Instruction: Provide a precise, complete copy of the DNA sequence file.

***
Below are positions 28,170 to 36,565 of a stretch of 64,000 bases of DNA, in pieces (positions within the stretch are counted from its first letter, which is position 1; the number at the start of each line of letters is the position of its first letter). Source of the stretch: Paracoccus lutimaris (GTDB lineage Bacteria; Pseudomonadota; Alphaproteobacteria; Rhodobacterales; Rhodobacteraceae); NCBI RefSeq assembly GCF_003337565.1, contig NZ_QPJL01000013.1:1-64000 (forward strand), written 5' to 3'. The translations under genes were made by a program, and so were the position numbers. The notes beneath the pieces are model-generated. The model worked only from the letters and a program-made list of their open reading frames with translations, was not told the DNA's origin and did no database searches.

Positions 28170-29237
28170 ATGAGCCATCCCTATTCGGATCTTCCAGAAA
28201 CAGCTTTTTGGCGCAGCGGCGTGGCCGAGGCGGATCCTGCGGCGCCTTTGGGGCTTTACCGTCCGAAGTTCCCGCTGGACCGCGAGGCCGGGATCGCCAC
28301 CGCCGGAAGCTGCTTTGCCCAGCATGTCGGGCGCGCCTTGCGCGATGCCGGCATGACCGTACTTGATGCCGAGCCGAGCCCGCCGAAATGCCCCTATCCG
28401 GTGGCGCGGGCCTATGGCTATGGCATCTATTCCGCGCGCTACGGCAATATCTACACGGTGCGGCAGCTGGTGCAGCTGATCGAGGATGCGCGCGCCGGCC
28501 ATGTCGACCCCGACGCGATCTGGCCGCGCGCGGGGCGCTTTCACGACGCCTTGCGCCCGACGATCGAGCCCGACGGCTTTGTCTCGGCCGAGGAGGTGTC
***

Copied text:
Below are positions 28,170 to 36,565 of a stretch of 64,000 bases of DNA, in pieces (positions within the stretch are counted from its first letter, which is position 1; the number at the start of each line of letters is the position of its first letter). Source of the stretch: Paracoccus lutimaris (GTDB lineage Bacteria; Pseudomonadota; Alphaproteobacteria; Rhodobacterales; Rhodobacteraceae); NCBI RefSeq assembly GCF_003337565.1, contig NZ_QPJL01000013.1:1-64000 (forward strand), written 5' to 3'. The translations under genes were made by a program, and so were the position numbers. The notes beneath the pieces are model-generated. The model worked only from the letters and a program-made list of their open reading frames with translations, was not told the DNA's origin and did no database searches.

Positions 28170-29237
28170 ATGAGCCATCCCTATTCGGATCTTCCAGAAA
28201 CAGCTTTTTGGCGCAGCGGCGTGGCCGAGGCGGATCCTGCGGCGCCTTTGGGGCTTTACCGTCCGAAGTTCCCGCTGGACCGCGAGGCCGGGATCGCCAC
28301 CGCCGGAAGCTGCTTTGCCCAGCATGTCGGGCGCGCCTTGCGCGATGCCGGCATGACCGTACTTGATGCCGAGCCGAGCCCGCCGAAATGCCCCTATCCG
28401 GTGGCGCGGGCCTATGGCTATGGCATCTATTCCGCGCGCTACGGCAATATCTACACGGTGCGGCAGCTGGTGCAGCTGATCGAGGATGCGCGCGCCGGCC
28501 ATGTCGACCCCGACGCGATCTGGCCGCGCGCGGGGCGCTTTCACGACGCCTTGCGCCCGACGATCGAGCCCGACGGCTTTGTCTCGGCCGAGGAGGTGTC